H&M probably spends more money on diplomacy than DFAT does. The charm offensive from the Swedish clothing giant was in full-swing in the weeks leading up to the debut of their flagship Melbourne store.
"This is a very special opening for us," said head of design Ann-Sofie Johansson. Because there is nothing Australians like more than feeling important on the international stage, like other countries are paying attention to us.
Neither is there anything more Australian than to enlarge things beyond any reasonable need. While our European friends make do with smaller houses, cities and H&M stores, the first Australian store is a behemoth. One of the biggest in the world, Johansson proudly told us.
But there is a darker side to the fast fashion so exactingly merchandised by H&M.
The retailer, whose Chairman has a personal wealth of USD$28 billion, has "committed" to paying the employees of its suppliers in Bangladesh and elsewhere a "living wage" by 2018. They've even made a lovely little graphical "roadmap" demonstrating their commitment.
To be fair, H&M was one of the first retailers to support change in the wake of the Rana Plaza disaster, signing the safety accord very quickly. But the shadow of fast fashion looms large, begging the question why it took the death of 1,129 Bangladeshis to have an accord for a "living wage" in the first place. The current wage system can best be described as neither living or dead - an un-dead zombie wage if you will.
This is nothing new. Very few consumer products can be purchased where someone somewhere in the production chain has not been exploited. One need only mention names such as Foxconn, Nike or even home-town sports ball manufacturer Sherrin for cases of child labour and worker exploitation.
Cheap labour is integral to many of the products we use daily, including the computer I am typing this on (the keyboard a notable exception, Made in USA). It is also an extraordinarily complex issue with massive ramifications for both developed world consumers and developing world workers.
Looking at the queue of mainly teenage and twenty-something girls queuing rain, hail and/or shine around the GPO, it's easy to understand why consumers ignore or forget the issues of a living wage. After all, if we don't really give a stuff about our own people living on the poverty line, why the hell would we care for them foreigners?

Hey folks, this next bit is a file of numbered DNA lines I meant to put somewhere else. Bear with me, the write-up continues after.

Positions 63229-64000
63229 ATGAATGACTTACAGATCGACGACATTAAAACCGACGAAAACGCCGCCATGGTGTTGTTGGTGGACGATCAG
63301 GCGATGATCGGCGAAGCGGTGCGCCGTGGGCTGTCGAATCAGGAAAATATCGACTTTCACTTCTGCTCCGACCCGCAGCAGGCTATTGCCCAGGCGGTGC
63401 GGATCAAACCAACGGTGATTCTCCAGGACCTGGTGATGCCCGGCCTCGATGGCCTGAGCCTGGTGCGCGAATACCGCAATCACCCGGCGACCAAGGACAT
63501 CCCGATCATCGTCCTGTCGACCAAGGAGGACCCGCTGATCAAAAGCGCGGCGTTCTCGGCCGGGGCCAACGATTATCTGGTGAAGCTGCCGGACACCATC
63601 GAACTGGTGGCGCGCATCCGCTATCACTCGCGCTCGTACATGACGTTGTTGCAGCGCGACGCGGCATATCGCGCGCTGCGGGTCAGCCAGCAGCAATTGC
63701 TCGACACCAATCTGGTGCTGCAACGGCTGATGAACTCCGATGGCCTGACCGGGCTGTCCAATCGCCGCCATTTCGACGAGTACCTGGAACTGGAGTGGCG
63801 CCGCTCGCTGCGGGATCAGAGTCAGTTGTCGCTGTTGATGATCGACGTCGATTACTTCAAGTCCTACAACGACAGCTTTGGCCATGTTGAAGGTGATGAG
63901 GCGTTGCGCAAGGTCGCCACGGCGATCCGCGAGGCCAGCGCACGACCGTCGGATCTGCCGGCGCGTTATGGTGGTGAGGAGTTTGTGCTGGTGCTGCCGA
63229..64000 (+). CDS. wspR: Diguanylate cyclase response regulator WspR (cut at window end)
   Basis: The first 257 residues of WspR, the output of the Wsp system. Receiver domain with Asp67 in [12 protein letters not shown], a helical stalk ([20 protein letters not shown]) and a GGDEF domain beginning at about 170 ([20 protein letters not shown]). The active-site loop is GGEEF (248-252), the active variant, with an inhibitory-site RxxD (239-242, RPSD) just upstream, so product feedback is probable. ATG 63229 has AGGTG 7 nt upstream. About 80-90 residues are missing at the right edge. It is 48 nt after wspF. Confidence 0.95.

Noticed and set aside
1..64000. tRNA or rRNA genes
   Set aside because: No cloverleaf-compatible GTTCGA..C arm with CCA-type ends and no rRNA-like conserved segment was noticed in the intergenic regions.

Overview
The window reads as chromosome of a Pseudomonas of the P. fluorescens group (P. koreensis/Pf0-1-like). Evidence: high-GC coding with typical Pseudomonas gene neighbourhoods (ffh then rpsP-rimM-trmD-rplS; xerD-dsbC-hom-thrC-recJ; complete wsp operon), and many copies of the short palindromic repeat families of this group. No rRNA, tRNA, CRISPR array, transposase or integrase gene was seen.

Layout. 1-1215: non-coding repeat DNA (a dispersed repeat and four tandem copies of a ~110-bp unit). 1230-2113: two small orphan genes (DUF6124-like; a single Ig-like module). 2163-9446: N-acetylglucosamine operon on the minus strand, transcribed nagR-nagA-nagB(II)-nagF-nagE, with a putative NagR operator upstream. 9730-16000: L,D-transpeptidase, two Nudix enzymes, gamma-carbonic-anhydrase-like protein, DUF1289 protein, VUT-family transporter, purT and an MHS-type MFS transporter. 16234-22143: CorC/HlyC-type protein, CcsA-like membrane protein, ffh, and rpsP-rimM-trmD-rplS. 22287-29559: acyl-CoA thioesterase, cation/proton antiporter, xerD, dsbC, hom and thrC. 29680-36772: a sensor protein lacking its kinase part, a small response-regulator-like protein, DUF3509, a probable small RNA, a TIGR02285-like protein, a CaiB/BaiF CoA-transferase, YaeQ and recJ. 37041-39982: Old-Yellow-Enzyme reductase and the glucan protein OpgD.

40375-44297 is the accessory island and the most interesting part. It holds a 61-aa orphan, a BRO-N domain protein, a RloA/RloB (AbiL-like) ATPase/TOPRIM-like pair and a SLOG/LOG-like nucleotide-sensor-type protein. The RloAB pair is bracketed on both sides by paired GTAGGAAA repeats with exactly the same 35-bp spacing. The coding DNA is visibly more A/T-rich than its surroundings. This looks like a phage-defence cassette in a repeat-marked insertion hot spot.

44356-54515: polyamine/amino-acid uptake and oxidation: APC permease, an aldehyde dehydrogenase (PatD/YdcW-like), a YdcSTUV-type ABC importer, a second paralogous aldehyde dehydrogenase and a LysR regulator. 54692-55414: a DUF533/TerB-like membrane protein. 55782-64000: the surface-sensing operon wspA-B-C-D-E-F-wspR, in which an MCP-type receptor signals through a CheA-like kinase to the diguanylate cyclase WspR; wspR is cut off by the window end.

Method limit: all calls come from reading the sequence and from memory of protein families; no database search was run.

Less forgivable is the cheer-leading "journalism" from the city's major chronicles. The Age has given page after page of gushing copy over the course of days covering the H&M's Melbourne opening, much of it reading like an H&M press release. I didn't catch what 150 2-3 syllable words the Herald Sun was using to describe the opening. They were probably no less effusive, if a little more elementary.
Even that online and sometimes-print publication Broadsheet (whose notional raison d'être is the independent designers and fashionistas of Melbourne) gushed uncritically:
The old GPO, once home to small retailers, has been transformed into a single store, 5000 square metres in size, from which H&M will sell its wares...Two enormous floors of wall-to-wall clothing, cosmetics and homewares are on offer, ensuring Melbourne will have the full H&M range at its fingertips.
What happened to those "small retailers" who used to retail their own range in the GPO? Dunt know. Dunt care.
It was left up to those un-Australian "latter-day Trotskyite" traitors at the ABC to raise concerns about "fast fashion", albeit in the context of the competition to local retailers rather than the social impacts of an un-dead wage. Still, a little bit of questioning is better than the manicured press releases everyone else produced.
Damn. Why do those latte-swilling inner-city elites always take everyone else's side except Australia's?